'If it is in the interest of the general public that the labourer should be secured adequate living wages, the intentions of the employers, whether good or bad, are really irrelevant. Individual employers might find it difficult to carry on the business on the basis of the minimum wages fixed under the Act, but this must be due entirely to the economic conditions of these particular employers. That cannot be a reason for striking down the law itself as unreasonable.'
In Hindustan Antibiotics v. Workmen, : (1967)ILLJ114SC , it was held that 'gratuity is an additional form of relief for the employee to fall back upon,' In Straw Board Mfg. Co. Ltd. v. Workmen, : (1977)ILLJ463SC while upholding an award, the Supreme Court held that 'Wages' would mean and include basic wages and dearness allowance, and refereed to the definition of 'wages' in the payment of Gratuity Act as 'last wages inclusive of dearness allowance.' In Patel Mills Co., Ltd. v. Textile Labour Assn. : (1973)ILLJ143Guj a Division Bench of the Gujarat High Court held that S. 10 of the Payment of Bonus Act had been enacted by Parliament with a view to maintain peace and harmony between the agencies which contribute to the earning of profit, that the provision for payment of bonus at the Statutory minimum rate even if the establishment has not earned profit, is clearly enacted to ensure the object of that Act and hence the validity of S. 10 of the said Act cannot be disputed. All these decisions have been succinctly considered by a learned single Judge of the Karnataka High Court in Sujirkar's Tile Works v. Union of India, 54 (1979) F.J.R. 281, while disposing of a petition filed to challenge the validity of the Payment of Gratuity Act, 1972. After an elaborate consideration of the provisions of the Act and the case-law, the learned Judge held that the Act did not violate Arts. 14 and 19(1)(g) of the Constitution and whatever restrictions have been placed by the Act on the employers are permissible under clause (6) of Art. 19 of the Constitution. Having regard to all these decisions, even if Mr. Govind Swaminathan had pressed the contention of the petitioner that the Act violates Arts 14. 19(1)(f), 19(1)(g) and 31 of the Constitution, we would have had no hesitation in discountenancing the argument and upholding the validity of the Act.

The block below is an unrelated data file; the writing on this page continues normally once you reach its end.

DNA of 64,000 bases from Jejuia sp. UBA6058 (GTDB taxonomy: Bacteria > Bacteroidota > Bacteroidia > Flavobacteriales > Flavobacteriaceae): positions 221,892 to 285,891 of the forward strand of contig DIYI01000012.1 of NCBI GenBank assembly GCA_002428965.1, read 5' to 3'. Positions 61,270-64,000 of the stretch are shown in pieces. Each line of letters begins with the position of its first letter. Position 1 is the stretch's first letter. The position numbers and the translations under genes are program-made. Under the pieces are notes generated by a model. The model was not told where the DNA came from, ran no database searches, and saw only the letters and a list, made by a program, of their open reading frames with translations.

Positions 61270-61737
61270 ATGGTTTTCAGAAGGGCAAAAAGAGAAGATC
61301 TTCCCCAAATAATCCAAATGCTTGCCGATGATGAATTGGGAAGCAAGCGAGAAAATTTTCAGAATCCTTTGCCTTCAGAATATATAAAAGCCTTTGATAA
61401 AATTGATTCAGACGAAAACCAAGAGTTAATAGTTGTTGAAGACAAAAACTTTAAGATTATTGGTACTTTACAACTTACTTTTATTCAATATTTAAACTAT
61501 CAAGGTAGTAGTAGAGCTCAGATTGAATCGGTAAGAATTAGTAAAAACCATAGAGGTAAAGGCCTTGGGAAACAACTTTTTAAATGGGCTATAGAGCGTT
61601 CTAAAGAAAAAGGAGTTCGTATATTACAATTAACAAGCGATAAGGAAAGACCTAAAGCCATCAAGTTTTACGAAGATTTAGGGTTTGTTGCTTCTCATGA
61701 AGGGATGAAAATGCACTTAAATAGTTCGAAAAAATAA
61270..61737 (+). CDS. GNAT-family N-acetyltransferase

10. Passing on to the next contention of Mr. Govind Swaminathan, it was argued that the petitioner company is an all-Indian concern and while it has its registered head office at Calcutta, it has got branch officer and factories at Calcutta, Bombay and Madras and sales offices (branches) at Delhi, Hyderabad and Cochin and hence it followed that the petitioner has branches in more States than one and consequently, the appropriate Government under S. 2(a) in respect of the petitioner would only be the Central Government and not the State Government and as such, the second and third respondents, who are authorities appointed by the Government of Tamil Nadu, have no jurisdiction to deal with the applications filed by the employees for payment of gratuity in accordance with the terms of the Act. In support of this contention, Mr. Govind Swaminathan relied upon a decision of P. P. Bopanna, J., of the Karnataka High Court in Binny Ltd. v. Commissioner of Labour, (57), F.J.R. 139. The petitioner in that case was owning a textile mill in the State of Tamil Nadu and had its registered office in Madras. The company also owned a textile Mill in Bangalore in Karnataka State, and carried on operations similar to those carried on in its Madras factory. On an application under S. 7 of the Act, made by a workman employed in the factory at Bangalore, the controlling authority and the appellate authority appointed by the State Government of Karnataka took the view that the appropriate Government was the State Government and not the Central Government and hence they were competent to deal with the application and adjudicate the claim of the workman. The company refuted this position and contended that it was an establishment having branches in more than one state and it was not having factories in two States and on that basis the company filed a writ petition before the Karnataka High Court. The contention was accepted by the learned single Judge and it was held that the word 'establishment' occurring in the Act has been used in a general sense to include a factory, mine, oil-mill, plantation, port and railway company and also the establishments specified in S. (1)(3)(b) and (c) of the Act and that, in the absence of a definition of the word 'establishment' in the Act, the general meaning must be given to that word in S. 2(a)(1) of the Act unless the context otherwise required. The meaning to be ascribed to the word 'establishment' occurring in the Act came to be considered by one of us (Natarajan, J.) in Neiveli Lignite Corporation Ltd. v. J. Satagopan, : (1979)IILLJ163Mad . An employee of the Neiveli Lignite Corporation who had voluntarily retired in accordance with the scheme governing the employees of the Corporation, claimed payment of gratuity as pet the terms of the Act. But the Corporation took the stand since he was not employed in the factory or mine, he would not be entitled to payment of gratuity in accordance with the provisions of the Act. Such a contention was raised on the basis that the employee was employed as a Junior statistical officer and hence he could not be considered an employee of an establishment of a factory belonging to the Central Government and likewise, he could not considered as an employee in a factory or mine run by the Corporation, because the Material Controller's Office was an independent unit and had nothing to do with the factory or the mine. The controlling authority sustained the objections of the corporation and held that the employee was entitled to payment of gratuity only as per the scheme framed by the Corporation and not in accordance with the terms of the Act. The employee filed an appeal to the appellate authority. The appellate authority took a different view and held inter alia that according to S. 2(a) of the Act, the Central Government is the appropriate Government in relation to the establishment of a factory or mine belonging to or under the control of the Central Government, that the Act is applicable not only to factories and mines, but also establishments relating to such factories and mines, that since the Material Controllers' Office of the Corporation is an establishment in relation to factories as well as mines of the corporation, the employees working in the Material Controller's Office will also be governed by the provisions of the Act and hence the employee would be entitled to the full amount of gratuity claimed by him. Accordingly he allowed the appeal. Aggrieved by that, the Corporation preferred a writ petition to quash the order of the appellate authority. One of the contentions raised in the writ petition was that the appellate authority was wrong in taking the view that the employee was employed in an establishment relating to a factory or mine. After considering the relevant provisions of the Act, the meaning to be given to the word 'establishment' was decided in the following terms :